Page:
BA axes jobs and flights after jet wrecked in crash

BRITISH Airways is to axe 25 jobs and reduce services between Edinburgh and London after one of its planes was written off in a crash landing.

The plane was badly damaged after a heavy landing at London City Airport in February which led to 67 passengers and four crew being evacuated via emergency slides on to the runway.

Now BA has reduced the number of its daily CityFlyer services between Edinburgh and London from eight to six after taking the damaged plane out of service.

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The airline, which last week reported a pre-tax loss of 401 million for the year to 31 March, said it was also looking for 25 voluntary redundancies from CityFlyer staff working at Edinburgh and City.

A spokeswoman said: "The extent of the damage following the accident at London City Airport means that it's likely the plane will be written off by our insurance company.

"There will be one less aircraft as a result, so we are reducing services. We are looking for 25 people to leave by voluntary means and are in discussions with unions at the moment."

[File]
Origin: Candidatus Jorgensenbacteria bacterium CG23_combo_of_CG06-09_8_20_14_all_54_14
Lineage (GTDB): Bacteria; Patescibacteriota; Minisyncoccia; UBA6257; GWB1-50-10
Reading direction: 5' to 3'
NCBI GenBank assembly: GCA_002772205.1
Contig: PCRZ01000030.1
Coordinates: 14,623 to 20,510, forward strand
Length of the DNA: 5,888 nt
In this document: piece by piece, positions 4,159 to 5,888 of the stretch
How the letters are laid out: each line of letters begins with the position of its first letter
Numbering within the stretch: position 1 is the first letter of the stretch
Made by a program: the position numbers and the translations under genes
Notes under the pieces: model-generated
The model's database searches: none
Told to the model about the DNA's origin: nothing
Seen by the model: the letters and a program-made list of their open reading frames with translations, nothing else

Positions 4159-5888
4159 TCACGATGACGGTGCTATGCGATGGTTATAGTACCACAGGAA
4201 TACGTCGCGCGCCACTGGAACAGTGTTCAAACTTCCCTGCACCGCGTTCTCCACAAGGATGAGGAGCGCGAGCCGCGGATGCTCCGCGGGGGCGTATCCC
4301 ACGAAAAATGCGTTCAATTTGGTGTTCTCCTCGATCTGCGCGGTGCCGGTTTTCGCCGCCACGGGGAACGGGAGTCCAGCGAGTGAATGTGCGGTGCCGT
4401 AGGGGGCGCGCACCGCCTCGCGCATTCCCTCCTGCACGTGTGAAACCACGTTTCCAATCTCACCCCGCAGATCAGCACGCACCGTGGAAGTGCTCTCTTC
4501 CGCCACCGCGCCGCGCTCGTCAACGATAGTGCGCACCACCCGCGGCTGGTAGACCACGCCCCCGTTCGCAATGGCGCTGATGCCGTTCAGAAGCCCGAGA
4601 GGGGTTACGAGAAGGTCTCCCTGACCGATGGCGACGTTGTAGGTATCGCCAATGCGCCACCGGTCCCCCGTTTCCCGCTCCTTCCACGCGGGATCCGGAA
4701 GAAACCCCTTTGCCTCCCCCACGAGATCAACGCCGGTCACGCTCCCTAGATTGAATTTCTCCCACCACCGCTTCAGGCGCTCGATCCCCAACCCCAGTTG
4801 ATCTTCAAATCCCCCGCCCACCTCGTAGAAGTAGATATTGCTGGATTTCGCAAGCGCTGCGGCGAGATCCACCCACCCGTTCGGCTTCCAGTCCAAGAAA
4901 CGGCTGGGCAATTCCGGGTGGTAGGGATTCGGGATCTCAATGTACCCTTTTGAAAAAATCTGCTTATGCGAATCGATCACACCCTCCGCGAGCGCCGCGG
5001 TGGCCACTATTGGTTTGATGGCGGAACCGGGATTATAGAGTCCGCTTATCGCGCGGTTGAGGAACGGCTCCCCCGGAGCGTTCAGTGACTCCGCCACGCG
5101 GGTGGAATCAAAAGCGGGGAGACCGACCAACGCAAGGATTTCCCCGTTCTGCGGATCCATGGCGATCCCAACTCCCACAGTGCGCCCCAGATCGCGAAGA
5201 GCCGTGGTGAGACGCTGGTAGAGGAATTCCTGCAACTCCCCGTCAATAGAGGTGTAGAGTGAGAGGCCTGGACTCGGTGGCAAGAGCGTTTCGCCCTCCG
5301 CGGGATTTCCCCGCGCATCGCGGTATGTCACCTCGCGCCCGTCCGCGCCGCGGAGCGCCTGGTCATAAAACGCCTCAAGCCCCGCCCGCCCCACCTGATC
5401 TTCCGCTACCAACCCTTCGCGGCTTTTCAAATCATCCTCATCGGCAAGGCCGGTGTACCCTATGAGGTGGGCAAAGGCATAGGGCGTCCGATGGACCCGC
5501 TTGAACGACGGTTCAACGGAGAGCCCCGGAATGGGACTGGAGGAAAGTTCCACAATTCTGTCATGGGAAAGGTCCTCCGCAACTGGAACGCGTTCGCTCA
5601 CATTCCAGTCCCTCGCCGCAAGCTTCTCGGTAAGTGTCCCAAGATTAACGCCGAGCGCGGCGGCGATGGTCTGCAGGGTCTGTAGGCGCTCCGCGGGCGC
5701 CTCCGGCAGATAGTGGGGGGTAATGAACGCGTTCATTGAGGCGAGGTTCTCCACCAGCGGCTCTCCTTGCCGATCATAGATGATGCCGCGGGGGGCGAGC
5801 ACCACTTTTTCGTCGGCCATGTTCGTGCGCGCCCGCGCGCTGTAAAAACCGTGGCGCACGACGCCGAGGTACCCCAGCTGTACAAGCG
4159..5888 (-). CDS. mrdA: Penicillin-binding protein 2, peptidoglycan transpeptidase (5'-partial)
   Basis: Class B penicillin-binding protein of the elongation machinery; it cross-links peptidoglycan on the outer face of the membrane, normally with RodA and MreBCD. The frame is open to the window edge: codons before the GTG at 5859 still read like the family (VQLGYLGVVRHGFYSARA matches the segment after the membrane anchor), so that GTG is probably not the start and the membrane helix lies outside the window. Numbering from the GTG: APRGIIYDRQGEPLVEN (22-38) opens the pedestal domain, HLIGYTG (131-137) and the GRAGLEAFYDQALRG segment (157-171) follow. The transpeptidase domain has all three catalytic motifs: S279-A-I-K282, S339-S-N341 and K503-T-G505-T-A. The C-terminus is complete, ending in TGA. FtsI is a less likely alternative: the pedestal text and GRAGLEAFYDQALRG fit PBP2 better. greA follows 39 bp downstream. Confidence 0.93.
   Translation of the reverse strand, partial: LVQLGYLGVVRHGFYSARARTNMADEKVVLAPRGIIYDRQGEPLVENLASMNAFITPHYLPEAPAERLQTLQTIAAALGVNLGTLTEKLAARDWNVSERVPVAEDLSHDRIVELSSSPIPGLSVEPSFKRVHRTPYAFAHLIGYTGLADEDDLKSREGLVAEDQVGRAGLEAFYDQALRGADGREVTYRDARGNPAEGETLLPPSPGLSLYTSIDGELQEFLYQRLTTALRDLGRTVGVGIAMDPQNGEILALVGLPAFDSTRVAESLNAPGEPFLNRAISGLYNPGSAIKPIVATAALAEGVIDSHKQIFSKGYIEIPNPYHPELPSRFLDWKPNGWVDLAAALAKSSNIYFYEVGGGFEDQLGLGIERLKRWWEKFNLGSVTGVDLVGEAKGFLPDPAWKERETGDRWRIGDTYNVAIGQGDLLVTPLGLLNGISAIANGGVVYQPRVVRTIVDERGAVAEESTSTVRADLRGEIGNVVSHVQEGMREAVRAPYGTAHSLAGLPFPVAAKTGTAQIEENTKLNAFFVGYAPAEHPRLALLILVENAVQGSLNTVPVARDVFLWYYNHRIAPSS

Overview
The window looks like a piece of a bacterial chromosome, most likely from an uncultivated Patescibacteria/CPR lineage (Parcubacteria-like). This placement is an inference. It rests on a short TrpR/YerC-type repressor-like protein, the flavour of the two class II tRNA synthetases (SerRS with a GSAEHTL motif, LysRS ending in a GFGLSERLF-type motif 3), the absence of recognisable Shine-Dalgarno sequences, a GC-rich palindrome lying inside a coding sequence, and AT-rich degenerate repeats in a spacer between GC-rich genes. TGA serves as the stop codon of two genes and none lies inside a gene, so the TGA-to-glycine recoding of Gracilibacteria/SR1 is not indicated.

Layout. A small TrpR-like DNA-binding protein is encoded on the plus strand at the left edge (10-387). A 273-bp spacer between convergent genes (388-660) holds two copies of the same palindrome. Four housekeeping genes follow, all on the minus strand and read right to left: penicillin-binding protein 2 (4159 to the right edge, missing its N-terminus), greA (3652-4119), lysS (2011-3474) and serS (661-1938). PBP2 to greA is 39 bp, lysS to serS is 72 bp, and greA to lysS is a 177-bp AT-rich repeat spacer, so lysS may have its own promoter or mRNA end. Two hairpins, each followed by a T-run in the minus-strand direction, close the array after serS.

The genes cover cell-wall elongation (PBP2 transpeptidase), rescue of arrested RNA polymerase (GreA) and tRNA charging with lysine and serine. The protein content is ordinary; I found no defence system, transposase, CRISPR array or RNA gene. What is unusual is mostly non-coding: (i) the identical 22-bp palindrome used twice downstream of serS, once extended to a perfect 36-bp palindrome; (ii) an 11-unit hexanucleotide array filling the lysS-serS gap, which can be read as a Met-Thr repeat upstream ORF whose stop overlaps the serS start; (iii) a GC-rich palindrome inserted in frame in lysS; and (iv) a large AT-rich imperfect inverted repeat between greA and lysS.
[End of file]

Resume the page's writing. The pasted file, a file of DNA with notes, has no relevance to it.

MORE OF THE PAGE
One member of staff, who did not want to be named, said the airline was using the damaged plane as an "excuse" to cut jobs.

He said: "The crew all feel let down by the company after all the commitment we have shown. Most of the redundancies are likely to be in Edinburgh.

"The crew believe the written-off aircraft is being used as an excuse, because the company are getting a new fleet of planes in September which only need two cabin crew, as opposed to the three currently working on flights at the moment."

The CityFlyer service, which operates between City Airport and destinations such as Edinburgh, Glasgow, Amsterdam and Zurich, currently employs 95 pilots and 161 cabin crew.

BA said it was seeking voluntary redundancies among cabin and flight crew following the crash landing, which was caused when one of the plane wheels failed on a flight from Amsterdam.

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Four people were treated for minor injuries and one was taken to hospital as a result of the fault on the BAE Systems-manufactured Avro RJ100. Aviation writer Jim Ferguson said he was surprised by BA's decision to lay off staff rather than buy a replacement aircraft.

He said: "It doesn't make a lot of sense. Is this just a crafty way of trying to minimise the losses?

"Like many of BA's employees, I wonder if there are wheels within wheels on this decision."